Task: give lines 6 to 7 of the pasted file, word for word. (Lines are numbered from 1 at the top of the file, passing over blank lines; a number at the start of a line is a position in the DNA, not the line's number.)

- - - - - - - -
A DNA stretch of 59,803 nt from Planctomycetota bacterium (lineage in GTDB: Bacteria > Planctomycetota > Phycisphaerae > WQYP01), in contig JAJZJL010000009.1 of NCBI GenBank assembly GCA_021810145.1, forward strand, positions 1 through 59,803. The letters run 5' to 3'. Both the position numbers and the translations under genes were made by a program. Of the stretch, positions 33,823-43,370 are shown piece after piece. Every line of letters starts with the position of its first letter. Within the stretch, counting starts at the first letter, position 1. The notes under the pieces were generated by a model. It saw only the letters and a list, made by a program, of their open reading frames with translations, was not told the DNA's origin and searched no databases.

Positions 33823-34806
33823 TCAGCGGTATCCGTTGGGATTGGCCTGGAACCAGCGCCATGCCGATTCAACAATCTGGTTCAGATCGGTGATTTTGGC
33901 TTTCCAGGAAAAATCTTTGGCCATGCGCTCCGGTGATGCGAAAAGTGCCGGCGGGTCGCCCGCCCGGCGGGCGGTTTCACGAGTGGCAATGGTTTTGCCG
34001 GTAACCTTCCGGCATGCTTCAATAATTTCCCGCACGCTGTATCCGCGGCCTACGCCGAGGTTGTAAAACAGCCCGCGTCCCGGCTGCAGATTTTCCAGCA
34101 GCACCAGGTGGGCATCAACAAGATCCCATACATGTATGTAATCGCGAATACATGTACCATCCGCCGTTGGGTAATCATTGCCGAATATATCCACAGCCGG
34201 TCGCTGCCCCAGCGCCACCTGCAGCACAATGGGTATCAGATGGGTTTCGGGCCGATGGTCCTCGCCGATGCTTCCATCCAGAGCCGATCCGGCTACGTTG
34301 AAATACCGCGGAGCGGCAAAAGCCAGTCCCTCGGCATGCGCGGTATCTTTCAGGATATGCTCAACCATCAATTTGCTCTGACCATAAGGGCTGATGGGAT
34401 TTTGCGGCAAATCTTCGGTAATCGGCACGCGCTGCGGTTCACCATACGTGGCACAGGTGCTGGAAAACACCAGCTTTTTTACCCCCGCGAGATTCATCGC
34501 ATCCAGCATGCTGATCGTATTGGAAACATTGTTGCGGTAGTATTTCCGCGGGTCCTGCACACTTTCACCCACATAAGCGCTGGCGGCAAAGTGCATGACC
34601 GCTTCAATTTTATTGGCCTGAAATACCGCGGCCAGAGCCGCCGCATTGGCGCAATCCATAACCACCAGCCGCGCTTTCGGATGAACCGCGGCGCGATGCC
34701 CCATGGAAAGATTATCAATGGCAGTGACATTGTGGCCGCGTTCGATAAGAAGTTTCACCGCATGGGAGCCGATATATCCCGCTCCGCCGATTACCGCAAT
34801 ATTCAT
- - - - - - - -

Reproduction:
34101 GCACCAGGTGGGCATCAACAAGATCCCATACATGTATGTAATCGCGAATACATGTACCATCCGCCGTTGGGTAATCATTGCCGAATATATCCACAGCCGG
34201 TCGCTGCCCCAGCGCCACCTGCAGCACAATGGGTATCAGATGGGTTTCGGGCCGATGGTCCTCGCCGATGCTTCCATCCAGAGCCGATCCGGCTACGTTG